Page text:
Tuesday, February 26, 2013

Bucatini With Sausage, Tomato and Roasted Eggplant

Chris and I were recently away for the week and my mom came to stay with the girls.  Upon our return, I was craving Chinese food and the girls were craving anything but Chinese food. Although my mom made them some of their favorite dishes, they were in a bit of withdrawal from having only Chinese.  And while we were gone, I was not able to get my daily Asian food fix.  My mom was nice enough to have made us a Chinese meal the night we returned and since then, we've had a few solid requests from the girls including fried chicken, cheeseburgers, and tonight's pasta.  This is a variation on many of the red sauce pastas I've made in the past, and although Stella asked for her's to leave the eggplant aside, I'm going to sneak it in there and see what happens.

12 oz mild Italian sausage
2 pounds Roma tomatoes
2 cloves garlic, chopped
1 teaspoon kosher salt
2 teaspoons sugar
2 small or 1 large eggplant
1 cup olive oil, approximately
1/2 cup mascarpone cheese
1 tablespoon balsamic vinegar
handful of fresh basil leaves, torn (about 1/4 cup packed whole leaves)
freshly ground pepper to taste
freshly grated parmesan to finish
1 1/2 pounds dried bucatini pasta

First roast the eggplant.  Slice the eggplant into 1/2" thick rounds.  Warm about 1/3 cup of the olive oil and brush the eggplant on both sides.  I used the oil I had saved from when I roasted tomatoes a couple weeks ago.  Heating the oil a bit makes it thinner and easier to brush the eggplant.  Lightly salt and pepper.
Roast the eggplant at 400f for about 15 minutes, flipping once.  Finish by putting them under the broiler for a minute or so to brown.
Let cool slightly and roughly chop.  Set aside.

Seed the tomatoes by cutting them half cross-wise and squeezing out the seeds.  Chop the tomatoes.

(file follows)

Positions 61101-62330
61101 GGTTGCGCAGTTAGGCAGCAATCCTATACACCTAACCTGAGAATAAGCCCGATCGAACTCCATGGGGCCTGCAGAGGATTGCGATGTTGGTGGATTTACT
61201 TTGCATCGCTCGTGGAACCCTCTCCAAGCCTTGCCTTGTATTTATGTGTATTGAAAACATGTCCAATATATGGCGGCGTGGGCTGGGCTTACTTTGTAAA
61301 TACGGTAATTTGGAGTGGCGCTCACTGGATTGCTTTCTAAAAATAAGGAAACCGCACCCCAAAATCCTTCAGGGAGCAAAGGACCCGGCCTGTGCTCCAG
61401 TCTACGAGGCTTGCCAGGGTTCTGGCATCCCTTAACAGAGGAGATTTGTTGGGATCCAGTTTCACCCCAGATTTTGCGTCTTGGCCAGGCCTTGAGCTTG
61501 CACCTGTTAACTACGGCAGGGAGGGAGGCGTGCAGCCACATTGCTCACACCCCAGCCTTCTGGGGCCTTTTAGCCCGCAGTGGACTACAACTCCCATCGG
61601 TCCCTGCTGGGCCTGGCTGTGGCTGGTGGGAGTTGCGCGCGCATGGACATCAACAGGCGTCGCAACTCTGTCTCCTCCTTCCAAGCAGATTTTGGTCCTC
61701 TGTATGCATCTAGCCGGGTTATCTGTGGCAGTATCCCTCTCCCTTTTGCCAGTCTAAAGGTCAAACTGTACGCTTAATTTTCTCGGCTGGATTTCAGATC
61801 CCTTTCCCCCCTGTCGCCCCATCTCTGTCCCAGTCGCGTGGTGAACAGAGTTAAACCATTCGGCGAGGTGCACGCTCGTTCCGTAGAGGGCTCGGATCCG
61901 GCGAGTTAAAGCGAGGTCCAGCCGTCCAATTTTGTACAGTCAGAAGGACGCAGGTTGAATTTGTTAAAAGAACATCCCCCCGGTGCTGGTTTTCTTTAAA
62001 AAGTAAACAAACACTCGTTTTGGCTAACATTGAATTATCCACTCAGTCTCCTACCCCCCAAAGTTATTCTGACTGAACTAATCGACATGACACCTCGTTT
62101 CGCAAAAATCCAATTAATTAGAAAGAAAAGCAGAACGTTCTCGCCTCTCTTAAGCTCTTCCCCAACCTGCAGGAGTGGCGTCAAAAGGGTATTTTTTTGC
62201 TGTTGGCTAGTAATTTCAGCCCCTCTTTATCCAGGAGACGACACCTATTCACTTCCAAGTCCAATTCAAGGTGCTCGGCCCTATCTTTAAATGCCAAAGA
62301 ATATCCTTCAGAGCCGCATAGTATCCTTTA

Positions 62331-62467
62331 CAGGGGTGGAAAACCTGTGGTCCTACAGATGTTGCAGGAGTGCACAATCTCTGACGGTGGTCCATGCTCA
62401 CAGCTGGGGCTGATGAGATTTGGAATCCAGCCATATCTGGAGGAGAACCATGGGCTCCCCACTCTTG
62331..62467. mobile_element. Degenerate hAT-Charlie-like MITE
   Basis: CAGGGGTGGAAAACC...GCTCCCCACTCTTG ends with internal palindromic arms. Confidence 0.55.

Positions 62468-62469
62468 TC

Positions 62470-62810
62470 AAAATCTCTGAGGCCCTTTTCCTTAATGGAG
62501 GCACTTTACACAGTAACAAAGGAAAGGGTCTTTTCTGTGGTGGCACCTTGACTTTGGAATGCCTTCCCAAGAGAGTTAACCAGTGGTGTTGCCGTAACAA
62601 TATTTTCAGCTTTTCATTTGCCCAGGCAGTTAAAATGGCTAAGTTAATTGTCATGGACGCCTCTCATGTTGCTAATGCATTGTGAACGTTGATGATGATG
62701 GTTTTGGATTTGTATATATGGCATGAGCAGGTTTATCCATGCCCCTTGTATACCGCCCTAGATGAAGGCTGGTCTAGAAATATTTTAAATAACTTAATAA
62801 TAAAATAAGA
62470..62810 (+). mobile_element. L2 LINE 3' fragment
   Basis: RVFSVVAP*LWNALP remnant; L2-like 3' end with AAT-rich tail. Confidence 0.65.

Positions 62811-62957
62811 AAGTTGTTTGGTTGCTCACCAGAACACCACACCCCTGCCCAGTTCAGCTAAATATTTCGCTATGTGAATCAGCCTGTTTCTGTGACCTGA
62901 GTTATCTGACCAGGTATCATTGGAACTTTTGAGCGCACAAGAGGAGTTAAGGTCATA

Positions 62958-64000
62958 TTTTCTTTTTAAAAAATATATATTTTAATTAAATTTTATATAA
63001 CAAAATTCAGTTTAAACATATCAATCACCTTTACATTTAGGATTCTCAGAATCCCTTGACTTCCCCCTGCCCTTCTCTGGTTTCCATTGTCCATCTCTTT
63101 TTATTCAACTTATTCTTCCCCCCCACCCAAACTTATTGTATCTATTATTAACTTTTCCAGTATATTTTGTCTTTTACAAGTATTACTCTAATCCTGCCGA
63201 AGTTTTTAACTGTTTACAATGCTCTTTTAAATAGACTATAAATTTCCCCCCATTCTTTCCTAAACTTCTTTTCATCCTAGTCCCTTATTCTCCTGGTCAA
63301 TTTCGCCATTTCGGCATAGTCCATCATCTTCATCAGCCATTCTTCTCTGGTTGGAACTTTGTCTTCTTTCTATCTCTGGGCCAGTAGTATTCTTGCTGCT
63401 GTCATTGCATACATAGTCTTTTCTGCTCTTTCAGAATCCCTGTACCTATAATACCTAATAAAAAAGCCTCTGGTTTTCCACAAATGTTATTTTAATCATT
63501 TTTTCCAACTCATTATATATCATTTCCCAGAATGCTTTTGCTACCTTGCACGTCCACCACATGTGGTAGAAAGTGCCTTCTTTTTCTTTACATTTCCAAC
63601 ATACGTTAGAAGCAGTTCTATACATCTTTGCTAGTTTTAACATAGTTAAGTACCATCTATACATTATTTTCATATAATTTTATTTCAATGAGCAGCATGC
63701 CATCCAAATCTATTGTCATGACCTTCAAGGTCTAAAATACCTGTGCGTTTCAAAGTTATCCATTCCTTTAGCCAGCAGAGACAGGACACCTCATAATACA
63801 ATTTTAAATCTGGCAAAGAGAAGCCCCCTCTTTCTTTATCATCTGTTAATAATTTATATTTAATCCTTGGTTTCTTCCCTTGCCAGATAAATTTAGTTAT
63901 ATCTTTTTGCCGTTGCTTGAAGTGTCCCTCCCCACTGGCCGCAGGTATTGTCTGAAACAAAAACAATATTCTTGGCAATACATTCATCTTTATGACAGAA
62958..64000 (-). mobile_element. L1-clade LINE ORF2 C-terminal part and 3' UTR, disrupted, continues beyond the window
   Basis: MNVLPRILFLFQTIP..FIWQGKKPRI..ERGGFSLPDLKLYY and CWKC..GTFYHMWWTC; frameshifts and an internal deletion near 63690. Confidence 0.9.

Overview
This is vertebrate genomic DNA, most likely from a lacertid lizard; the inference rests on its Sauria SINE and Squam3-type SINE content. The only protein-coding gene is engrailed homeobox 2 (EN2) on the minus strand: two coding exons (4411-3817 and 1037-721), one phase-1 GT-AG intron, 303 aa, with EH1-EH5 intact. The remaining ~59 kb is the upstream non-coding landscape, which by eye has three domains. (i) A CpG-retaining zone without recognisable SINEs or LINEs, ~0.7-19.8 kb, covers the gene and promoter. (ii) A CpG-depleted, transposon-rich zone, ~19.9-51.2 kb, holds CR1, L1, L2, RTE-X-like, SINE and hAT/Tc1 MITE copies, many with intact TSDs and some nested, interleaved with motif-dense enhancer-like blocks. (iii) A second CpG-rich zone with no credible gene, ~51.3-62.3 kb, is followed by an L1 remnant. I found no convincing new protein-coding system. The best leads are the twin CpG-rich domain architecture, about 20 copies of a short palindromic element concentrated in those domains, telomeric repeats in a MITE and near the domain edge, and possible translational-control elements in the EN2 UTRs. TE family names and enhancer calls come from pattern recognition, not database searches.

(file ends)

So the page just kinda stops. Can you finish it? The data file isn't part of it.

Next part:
Heat a large wide pan over medium high heat and add 2 tablespoons of olive oil.
Brown the sausage, then turn heat down to medium and add the garlic cloves until fragrant.  
Add 1/2 cup of the olive oil and once it's heated, add the tomatoes.
Turn the heat back up to medium high and saute the tomatoes until softened.  Add the salt and sugar and then let cook for another 4-5 minutes.
Add the eggplant and cook until just heated and then stir in the mascarpone and balsamic and finish with adding the basil.
If you want to start the sauce in advance, you can cook it up to the point of the tomatoes and wait to add the eggplant and mascarpone when you reheat the sauce to serve.

While the sauce is cooking, prepare the pasta according to package instructions.
I made a large pot of sauce so that I could have enough pasta for leftovers and school lunches.  Depending on how much sauce you like on your pasta, we like lots!, this could make up to 8 servings.  
Drain the pasta and toss with the sauce.  Serve with freshly grated parmesan or parmigiano reggiano.
The eggplant is a good twist and I am a lover of eggplant.  The girls did not notice a big difference in taste, so it's a good way to get in another vegetable into the pasta.